Read more: Flir E6 Thermal Infrared Camera Review @ TechwareLabs.com

Func KB-460 Gaming Keyboard @ LanOC Reviews
If you’ve been around PC gaming long enough you recognize the Func brand from their award winning mousepads which all but defined the industry. Func is back again and this time they aim to bring that functional styling to an entire range of gaming peripherals. Today we take a look at the KB-460 mechanical gaming keyboard which aims to be the perfect blend of gaming performance and functionality. Will this fresh look serve Func well or are they destined to be a one hit wonder? We'll find out.


Read more: Func KB-460 Gaming Keyboard @ LanOC Reviews

BitFenix Phenom Mini-ITX Chassis Review @ eTeknix
BitFenix are still a dominating force when it comes to the Mini-ITX form factor, their Prodigy chassis was a massive success and while it may be compatible with small motherboards it was popular due to its larger interior. The new Phenom chassis takes the concept of the Prodigy and gives it a great refresh, the bulk of the design is very close to the Prodigy, but with a promise of cleaner looks and a few other minor revisions it could be enough to tempt people to invest.

This chassis is part of the BitFenix trilogy of small form factors chassis. The first case was the Prodigy, then we have the Phenom and the final one will be the Colosus. Then of course we have the second editions of these chassis which support the m-ATX form factor while maintaining the same exterior dimensions. All of the chassis are fundamentally the same, the three Mini-ITX cases for example have almost identical interiors with new exterior panels based around the Prodigy. The m-ATX editions again have similar interiors with exterior panels that match their Mini-ITX counterparts.


Read more: BitFenix Phenom Mini-ITX Chassis Review @ eTeknix

Seagate Backup Plus Slim External USB 3.0 2TB Hard Drive Review @ PC Stats
The focus of this PCSTATS review is Seagate's 2TB Backup Plus Slim external USB 3.0 hard drive. The Backup Plus Slim is a self-contained 2.5" SATA-600 interface hard drive in a black aluminum and plastic enclosure which connects via USB 3.0 cable to any PC or Mac computer. The whole package weighs 150 grams and is just over 12mm thick - about the size of a smart phone. Power for the drive is supplied via the USB 2.0 or USB 3.0 port. The Backup Plus Slim looks every bit like the Monolith from Kubrick's 2001:A Space Odyssey, but inside is a not particularly remarkable 5400RPM, 3-platter hard disk with 32MB of cache.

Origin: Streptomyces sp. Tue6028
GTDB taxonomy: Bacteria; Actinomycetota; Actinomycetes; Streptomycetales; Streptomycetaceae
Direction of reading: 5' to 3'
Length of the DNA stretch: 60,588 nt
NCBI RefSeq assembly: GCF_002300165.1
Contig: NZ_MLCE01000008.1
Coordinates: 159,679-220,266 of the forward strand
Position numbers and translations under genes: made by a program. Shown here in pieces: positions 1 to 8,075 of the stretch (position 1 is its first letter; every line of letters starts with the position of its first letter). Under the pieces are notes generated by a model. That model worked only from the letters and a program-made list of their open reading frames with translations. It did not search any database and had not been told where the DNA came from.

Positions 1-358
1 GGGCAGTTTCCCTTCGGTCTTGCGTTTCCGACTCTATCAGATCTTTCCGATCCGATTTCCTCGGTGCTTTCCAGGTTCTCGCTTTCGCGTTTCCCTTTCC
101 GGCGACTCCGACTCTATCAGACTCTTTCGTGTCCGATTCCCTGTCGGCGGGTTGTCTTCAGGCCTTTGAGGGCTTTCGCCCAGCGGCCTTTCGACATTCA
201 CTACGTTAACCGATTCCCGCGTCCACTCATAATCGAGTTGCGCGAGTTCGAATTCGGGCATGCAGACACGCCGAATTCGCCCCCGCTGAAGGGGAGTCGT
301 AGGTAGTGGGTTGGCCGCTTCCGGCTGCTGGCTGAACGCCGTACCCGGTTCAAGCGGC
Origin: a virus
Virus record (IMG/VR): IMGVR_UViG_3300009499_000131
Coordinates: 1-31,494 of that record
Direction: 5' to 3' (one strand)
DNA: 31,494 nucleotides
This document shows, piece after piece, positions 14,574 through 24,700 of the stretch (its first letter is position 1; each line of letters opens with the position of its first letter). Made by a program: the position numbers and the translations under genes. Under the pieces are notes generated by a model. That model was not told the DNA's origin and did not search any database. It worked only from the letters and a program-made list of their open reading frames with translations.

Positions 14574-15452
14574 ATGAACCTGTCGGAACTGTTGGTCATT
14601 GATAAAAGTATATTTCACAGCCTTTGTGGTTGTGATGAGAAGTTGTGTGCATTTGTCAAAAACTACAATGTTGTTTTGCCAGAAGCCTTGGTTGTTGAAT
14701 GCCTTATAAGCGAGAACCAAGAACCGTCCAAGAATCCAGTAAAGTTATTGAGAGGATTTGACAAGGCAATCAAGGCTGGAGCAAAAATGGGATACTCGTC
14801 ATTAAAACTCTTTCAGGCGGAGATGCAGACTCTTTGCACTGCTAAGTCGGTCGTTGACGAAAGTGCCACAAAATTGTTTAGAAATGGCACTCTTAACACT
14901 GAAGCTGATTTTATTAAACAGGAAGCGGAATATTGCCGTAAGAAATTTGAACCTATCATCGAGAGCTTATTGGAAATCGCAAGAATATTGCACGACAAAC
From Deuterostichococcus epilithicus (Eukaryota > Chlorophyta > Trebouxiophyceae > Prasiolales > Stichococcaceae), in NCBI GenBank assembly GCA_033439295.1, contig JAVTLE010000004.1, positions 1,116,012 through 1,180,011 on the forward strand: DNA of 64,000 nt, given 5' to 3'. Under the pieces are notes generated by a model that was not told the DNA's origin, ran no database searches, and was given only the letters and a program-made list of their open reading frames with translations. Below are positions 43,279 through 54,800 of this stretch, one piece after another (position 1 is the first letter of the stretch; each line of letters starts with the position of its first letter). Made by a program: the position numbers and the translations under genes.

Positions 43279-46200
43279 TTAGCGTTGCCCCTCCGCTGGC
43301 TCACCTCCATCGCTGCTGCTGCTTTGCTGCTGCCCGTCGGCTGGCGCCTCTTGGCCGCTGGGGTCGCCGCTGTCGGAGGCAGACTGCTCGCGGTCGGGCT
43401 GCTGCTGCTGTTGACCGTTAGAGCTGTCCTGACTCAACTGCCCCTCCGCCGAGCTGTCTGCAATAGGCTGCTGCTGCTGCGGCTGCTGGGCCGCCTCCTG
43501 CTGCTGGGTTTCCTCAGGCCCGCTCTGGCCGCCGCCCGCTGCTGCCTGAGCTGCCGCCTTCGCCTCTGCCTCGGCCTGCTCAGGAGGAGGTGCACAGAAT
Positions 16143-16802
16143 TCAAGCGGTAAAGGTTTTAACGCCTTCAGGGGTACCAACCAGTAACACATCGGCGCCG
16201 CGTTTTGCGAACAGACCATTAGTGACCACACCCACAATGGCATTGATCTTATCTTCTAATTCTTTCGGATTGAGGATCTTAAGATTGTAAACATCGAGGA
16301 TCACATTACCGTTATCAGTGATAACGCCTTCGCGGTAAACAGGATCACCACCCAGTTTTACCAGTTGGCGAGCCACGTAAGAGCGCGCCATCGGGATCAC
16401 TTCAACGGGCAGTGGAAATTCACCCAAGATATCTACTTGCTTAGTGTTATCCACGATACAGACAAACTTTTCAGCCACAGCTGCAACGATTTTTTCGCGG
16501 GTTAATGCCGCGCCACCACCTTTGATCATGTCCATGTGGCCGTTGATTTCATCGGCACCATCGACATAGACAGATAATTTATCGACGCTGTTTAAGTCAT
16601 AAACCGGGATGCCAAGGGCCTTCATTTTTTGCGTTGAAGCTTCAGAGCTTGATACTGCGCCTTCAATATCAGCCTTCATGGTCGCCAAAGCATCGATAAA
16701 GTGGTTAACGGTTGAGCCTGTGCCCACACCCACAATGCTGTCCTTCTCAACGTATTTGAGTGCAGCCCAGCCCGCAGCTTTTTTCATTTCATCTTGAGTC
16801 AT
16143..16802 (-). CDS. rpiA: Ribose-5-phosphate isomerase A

Read more: Seagate Backup Plus Slim External USB 3.0 2TB Hard Drive Review @ PC Stats

Nvidia Grid: Is It The Future Of High Performance Computing? @ eTeknix
When the eTeknix team visited CES 2014, there was one word that we heard more than any other, one big focus that it seems many big tech companies – especially gaming tech companies – are trying to promote, “cloud”. Now I’m sure many of you will agree that saying something is in the cloud is just a bit of clever marketing.By any definition, the whole internet is in the cloud and we’ve been using its features for a very long time. The concept of remotely accessing powerful computers via a virtual data centre from say… your home, is nothing strange either, and it’s the very basis of the technology that is used to run everything from Facebook to YouTube. On the professional side, we have industries such as science, oil & gas and construction, to name a few, that require high performance computing to drastically reduce the time required to perform large complex calculations or to generate 3D computational models.

Gaming could offer one of the biggest changes in the industry of cloud computing, at least as far as your average consumer is concerned, but could cloud computing give us all access to superior gaming by offloading the processing to the cloud? As well as offloading rendering and other graphics intensive applications for businesses? Nvidia certainly think so.